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Research Article Open Access
Clinical findings have shown that approximately 40% of patients with pancreatitis, acute or chronic, have severe vitamin D deficiency; this can reach up to 60% of patients with chronic pancreatitis. These findings raise an important question: Is vitamin D deficiency a cause or a result of pancreatitis? The answer(s) to this question is clinically important given that high oral doses of vitamin D supplementation are widely prescribed for individuals with vitamin D deficiency. Considering that there is active conversion of 25(OH)D3 to 1,25(OH)2D3 by activated macrophages in tissues undergoing inflammation, that elevation of the blood levels of 1,25(OH)2D3 levels can cause hypercalcemia, that hypercalcemia can precipitate pancreatitis, that excessive use of vitamin D supplementation can cause acute pancreatitis and that sarcoidosis causes elevated blood levels of 1,25(OH)2D3, hypercalcemia and acute pancreatitis, it is reasonable to consider both 25(OH)D3 and 1,25(OH)2D3 as negative acute-phase reactants, specifically in the context of the pathogenesis of pancreatitis. Thus, down-regulation of blood levels of 25(OH)D3 and 1,25(OH)2D3 in patients with pancreatitis appears to be a protective mechanism to prevent the development hypercalcemia, which would exacerbate the pancreatitis. Therefore, it is reasonable to consider that vitamin D replacement treatment may produce more harm than benefit for patients with pancreatitis.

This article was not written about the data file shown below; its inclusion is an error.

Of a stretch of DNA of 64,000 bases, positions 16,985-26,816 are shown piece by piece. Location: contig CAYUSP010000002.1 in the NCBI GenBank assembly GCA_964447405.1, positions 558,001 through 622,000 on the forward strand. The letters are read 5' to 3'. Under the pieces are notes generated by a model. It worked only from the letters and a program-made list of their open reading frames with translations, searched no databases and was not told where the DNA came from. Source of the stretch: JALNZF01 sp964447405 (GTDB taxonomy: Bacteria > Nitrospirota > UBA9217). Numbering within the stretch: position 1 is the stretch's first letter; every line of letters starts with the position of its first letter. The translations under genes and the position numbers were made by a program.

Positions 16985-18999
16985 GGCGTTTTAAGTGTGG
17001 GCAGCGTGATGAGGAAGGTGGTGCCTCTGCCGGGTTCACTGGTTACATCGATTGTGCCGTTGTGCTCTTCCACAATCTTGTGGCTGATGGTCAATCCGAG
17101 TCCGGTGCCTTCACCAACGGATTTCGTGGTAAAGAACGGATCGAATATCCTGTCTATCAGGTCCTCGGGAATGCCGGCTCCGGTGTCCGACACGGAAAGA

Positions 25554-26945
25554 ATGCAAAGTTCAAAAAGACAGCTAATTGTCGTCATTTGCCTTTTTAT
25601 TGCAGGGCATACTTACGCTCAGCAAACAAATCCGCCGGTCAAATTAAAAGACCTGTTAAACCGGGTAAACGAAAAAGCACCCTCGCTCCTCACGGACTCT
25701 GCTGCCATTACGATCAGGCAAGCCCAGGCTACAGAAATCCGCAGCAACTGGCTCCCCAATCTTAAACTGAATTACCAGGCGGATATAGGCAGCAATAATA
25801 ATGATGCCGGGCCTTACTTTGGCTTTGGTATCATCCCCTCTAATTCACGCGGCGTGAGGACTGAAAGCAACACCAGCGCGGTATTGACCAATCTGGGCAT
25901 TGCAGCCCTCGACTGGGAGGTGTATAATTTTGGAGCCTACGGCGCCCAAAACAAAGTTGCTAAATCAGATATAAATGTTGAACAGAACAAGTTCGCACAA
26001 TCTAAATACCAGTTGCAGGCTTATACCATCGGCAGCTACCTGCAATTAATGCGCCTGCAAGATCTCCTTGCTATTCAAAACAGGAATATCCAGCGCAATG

Vitamin D deficiency, Inflammation, Acute pancreatitis, Sarcoidosis, Negative-Phasereactant, Hypercalcemia, IgG4 related disease, Pancreas, Imaging, Autoimmune pancreatitis, Inflammatory